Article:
The Antitrust Division of the US Department of Justice has challenged the use of “most favored nation” clauses by an alleged dominant health insurer, contending that contracts guaranteeing a buyer the lowest price may exclude competition.
Most favored nation (MFN) contracts require a seller to give a buyer the seller’s lowest price. They are a common tool for negotiating lower prices and, as such, are generally considered procompetitive and lawful under the antitrust laws.
But when a powerful buyer uses MFN contracts with most or all of the sellers in a given market, the result, at least theoretically, can be less price competition and higher prices. And when that buyer asks these sellers to agree that they will charge competing buyers more, the resulting “MFN Plus” contracts may exclude the buyer’s competitors and reduce competition. In that extreme case, regulators have argued that MFNs violate state and federal antitrust laws.
The Antitrust Division and the Michigan Attorney General are employing this theory in their lawsuit challenging the use of MFN and MFN Plus agreements by Blue Cross Blue Shield of Michigan (Blue Cross). The key allegations of the complaint are that:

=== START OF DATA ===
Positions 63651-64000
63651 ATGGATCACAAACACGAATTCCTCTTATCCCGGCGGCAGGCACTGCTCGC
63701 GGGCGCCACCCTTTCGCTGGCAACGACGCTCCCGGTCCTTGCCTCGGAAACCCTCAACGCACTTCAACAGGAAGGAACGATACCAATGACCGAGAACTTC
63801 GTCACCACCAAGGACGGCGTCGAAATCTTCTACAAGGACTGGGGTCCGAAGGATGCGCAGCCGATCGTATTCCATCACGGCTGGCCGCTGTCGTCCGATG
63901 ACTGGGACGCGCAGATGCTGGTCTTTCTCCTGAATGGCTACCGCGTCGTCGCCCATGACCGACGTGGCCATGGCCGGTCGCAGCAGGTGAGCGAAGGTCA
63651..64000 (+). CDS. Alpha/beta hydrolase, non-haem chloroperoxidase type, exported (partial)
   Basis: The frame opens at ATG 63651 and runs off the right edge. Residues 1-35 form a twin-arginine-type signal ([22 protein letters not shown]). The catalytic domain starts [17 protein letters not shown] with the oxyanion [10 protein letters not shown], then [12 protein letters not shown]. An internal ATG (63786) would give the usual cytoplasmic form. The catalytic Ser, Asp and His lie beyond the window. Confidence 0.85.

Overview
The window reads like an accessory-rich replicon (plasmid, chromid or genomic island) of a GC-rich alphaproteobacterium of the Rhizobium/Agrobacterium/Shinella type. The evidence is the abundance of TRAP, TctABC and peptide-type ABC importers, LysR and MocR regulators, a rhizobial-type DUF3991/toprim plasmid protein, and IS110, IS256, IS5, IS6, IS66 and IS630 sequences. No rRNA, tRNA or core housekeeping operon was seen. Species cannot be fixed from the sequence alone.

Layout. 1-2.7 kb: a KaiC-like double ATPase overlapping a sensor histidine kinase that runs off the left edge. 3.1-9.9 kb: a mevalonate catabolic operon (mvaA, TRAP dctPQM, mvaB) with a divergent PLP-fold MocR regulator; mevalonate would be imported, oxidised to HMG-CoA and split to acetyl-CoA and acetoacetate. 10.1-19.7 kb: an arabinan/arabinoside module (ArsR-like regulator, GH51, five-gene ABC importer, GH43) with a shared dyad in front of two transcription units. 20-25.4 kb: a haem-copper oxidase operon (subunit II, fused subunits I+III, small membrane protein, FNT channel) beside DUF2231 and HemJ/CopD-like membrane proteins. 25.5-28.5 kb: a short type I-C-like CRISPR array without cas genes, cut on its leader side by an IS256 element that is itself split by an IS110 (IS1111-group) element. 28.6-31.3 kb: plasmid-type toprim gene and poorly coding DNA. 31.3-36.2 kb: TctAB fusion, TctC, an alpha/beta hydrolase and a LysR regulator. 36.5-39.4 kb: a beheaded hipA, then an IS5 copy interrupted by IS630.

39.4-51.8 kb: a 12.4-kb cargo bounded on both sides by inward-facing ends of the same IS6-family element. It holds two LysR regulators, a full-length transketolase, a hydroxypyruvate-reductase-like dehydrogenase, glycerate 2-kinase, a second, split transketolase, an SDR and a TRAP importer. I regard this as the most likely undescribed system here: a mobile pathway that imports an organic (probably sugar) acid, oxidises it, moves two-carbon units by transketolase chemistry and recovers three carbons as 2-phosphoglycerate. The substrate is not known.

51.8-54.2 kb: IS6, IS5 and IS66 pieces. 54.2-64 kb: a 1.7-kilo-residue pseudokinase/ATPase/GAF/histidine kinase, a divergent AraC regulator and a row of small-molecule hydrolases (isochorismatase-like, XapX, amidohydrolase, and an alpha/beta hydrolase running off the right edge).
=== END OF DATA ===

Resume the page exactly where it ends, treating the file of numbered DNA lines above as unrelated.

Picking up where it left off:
The complaint also charges that Blue Cross’ MFNs are unreasonable restraints of trade.
MFNs are commonly used in many industries and they are usually legal, because they often result in lower prices by requiring sellers to expand their discounting. The question is, when do MFNs cross the line? The DOJ’s lawsuit suggests that MFNs are anticompetitive and illegal when buyers are so large and the demanded discount is so steep that the MFNs effectively prevent sellers from lowering their prices or selling to non-dominant buyers.
Even under the DOJ’s theory, most MFNs will be legal because most buyers are not large enough to be able to exercise excessive control in the marketplace. For very large players, however, the DOJ’s lawsuit serves to remind buyers with high market shares of the antitrust risks of MFNs.
For more information about United States v. Blue Cross Blue Shield of Michigan, or any other matter raised in this Legal Update, please contact at +1 202 263 3257 or at +1 202 263-3203.
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